RR: Visual art and image play roles in both “Volute” and “There Goes the Fear.” In a broad sense, what role does art play in your life and writing?
BG: I’ve thought about this a lot because I think imagery tends to be hard for me in poetry but incredibly easy for me in creative nonfiction, and I’m not sure why—maybe just the pressure of imagery being something that has to hold so much weight in a poem, as opposed to something working in tandem with narrative in nonfiction. Two of my favorite poets are Mark Doty and Gerard Manley Hopkins, both of whom are obsessed with the visual as the soulful. I read Doty’s Still Life with Oysters and Lemons last year, and it seriously changed me. I even had a Dutch still life birthday dinner this year: all my friends brought things that would go in a Dutch still life (pewter cups, glistening fruit, oysters, half-peeled lemons), and we composed three separate “pieces” before eating them. It was amazing.
But in general, the love of the visual and of art is stamped all over my life, in all ways. I love beautiful clothes. The art on my walls is fairly floor-to-ceiling. I’m a dilettante art historian at heart: take me to an art museum and rock show, and I’m yours. Again, I love form. I used to teach a literature course on beauty, and now I teach a class on spectacle and another one on the different values of art, inspired by Carolyn Forche’s introduction to Against Forgetting: Poetry of Witness. She argues Americans tend only to think of art as personal self-expression versus a creation of the “social space,” a “site of resistance and and rebellion.” I think it’s so important to help students get beyond the cliches with art: “art is whatever you want it to be,” the boring retreat into “it’s all subjective.” That class is all about empowering them to love art in a more critically engaged way, while still leaving space for aesthetic pleasure. I spend a lot of time helping them get comfortable with poetry, so they can see how all art forms have the potential to build community and reshape it, even art they find “hard.” Lots of focus on structure/form and patterns of imagery helps them see how poetry pursues its beautiful problems. We do a lot of field trips, too, learning how to read and appreciate public space, in terms of design. I have a cool assignment about how to read an art museum for that class; I interviewed Robin Held, the former curator of the Frye Museum, this wonderful free museum in Seattle, to come up with the questions for that and learned so much from her about how galleries try to tell you a story. Actually, The Painter in “There Goes the Fear” worked as a security guard in that museum for years—I heard he finally quit it two years ago so he could paint full time. I couldn’t love that more.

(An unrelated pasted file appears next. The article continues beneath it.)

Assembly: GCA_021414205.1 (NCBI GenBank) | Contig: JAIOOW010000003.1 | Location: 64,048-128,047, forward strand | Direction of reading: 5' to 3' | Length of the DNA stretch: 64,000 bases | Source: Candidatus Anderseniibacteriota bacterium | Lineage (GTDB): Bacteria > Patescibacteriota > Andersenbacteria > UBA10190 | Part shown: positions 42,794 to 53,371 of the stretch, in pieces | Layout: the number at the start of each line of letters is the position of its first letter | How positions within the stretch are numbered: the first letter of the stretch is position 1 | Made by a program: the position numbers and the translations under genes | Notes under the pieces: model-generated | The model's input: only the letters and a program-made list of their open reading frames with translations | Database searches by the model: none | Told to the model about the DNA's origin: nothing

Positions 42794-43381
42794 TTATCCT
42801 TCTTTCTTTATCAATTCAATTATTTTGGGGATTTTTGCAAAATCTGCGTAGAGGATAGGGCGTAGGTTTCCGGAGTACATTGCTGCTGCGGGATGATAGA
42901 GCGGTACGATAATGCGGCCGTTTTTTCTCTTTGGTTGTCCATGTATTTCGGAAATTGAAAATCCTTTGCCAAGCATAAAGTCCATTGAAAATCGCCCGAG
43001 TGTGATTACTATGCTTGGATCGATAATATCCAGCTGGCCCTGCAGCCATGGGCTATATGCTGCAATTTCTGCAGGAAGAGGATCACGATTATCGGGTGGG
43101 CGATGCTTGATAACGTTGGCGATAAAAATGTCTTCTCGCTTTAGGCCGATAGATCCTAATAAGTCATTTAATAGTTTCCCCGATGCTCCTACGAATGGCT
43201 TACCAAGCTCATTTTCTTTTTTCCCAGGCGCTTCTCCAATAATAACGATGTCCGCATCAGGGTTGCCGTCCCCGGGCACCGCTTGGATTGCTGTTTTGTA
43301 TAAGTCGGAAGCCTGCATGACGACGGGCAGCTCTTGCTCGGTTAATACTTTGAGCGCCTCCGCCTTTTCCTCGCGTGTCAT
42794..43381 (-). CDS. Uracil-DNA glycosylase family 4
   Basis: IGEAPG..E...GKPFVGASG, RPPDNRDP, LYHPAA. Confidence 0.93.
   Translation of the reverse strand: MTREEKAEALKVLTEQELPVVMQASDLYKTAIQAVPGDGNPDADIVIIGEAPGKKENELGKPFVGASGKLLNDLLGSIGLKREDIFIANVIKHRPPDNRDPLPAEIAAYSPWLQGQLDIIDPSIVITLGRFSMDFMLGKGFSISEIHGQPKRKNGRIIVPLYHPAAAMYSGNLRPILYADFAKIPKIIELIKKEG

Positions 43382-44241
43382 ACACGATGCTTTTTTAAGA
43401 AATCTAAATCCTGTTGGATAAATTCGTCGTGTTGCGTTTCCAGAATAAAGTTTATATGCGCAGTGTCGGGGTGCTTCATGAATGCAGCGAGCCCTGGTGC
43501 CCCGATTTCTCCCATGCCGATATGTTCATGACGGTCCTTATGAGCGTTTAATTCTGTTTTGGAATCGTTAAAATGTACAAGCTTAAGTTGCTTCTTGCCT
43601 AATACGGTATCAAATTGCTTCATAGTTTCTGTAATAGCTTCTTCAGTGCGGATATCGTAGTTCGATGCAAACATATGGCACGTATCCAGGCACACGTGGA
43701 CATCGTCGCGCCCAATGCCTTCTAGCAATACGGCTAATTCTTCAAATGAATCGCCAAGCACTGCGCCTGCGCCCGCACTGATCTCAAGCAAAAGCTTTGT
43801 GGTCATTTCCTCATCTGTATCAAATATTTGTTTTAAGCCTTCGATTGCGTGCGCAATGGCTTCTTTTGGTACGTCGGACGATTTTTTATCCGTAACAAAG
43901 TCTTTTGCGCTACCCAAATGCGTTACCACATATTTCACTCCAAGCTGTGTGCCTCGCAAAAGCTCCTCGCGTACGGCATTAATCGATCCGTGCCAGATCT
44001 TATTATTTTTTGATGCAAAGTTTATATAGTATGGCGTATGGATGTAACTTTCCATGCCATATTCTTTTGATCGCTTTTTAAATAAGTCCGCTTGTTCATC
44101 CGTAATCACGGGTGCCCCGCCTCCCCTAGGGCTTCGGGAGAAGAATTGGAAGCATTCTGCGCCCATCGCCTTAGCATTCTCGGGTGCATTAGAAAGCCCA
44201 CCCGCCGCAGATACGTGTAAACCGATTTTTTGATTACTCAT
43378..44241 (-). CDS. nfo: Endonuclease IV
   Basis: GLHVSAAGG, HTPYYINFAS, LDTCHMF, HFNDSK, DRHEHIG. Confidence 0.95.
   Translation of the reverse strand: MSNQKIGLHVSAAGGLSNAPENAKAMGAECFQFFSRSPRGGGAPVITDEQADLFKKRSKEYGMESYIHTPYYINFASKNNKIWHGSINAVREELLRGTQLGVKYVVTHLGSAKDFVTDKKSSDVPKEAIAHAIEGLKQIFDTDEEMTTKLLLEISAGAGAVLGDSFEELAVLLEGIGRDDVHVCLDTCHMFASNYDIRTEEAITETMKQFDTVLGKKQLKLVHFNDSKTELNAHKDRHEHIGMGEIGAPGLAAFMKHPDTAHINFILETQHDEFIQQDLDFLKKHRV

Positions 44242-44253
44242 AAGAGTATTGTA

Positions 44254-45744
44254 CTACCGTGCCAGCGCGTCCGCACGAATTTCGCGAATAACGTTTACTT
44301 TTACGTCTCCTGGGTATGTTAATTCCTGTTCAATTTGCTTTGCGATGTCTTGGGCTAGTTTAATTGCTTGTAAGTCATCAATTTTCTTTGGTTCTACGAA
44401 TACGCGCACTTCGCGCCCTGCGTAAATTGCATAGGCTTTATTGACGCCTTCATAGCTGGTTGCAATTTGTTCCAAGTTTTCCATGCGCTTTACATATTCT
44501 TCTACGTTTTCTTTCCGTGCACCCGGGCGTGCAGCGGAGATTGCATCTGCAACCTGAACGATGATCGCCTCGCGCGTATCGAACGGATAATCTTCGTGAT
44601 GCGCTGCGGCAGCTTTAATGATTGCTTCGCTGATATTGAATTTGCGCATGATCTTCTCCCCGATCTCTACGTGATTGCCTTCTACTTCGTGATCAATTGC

I feel like I’ve been trying to move my life more and more deeply into its focus on art over the years. My dissertation (I’m a Victorianist, by training) was on how bodies become legends, how one visual figure stands in for words—a loose version of ekphrasis, the image made word. That project was so hard. I kept wanting to talk about beauty, which was definitely not cool when I was in grad school. Beauty was suspicious. My creative work has made me much happier, in terms of helping me think about art. I think creative nonfiction, particularly, has given me the form in which I’m most happily connecting art and analysis. And I love ekphrastic exercises. I wrote a poem called “I Hated It There” about a photograph, using it to explore my childhood in Kansas, and my poetry group laughed at me because they hated that title. “You described a place that sounds really interesting—you can’t call it that,” they say. But I love that tension between word and image. I could talk about that forever.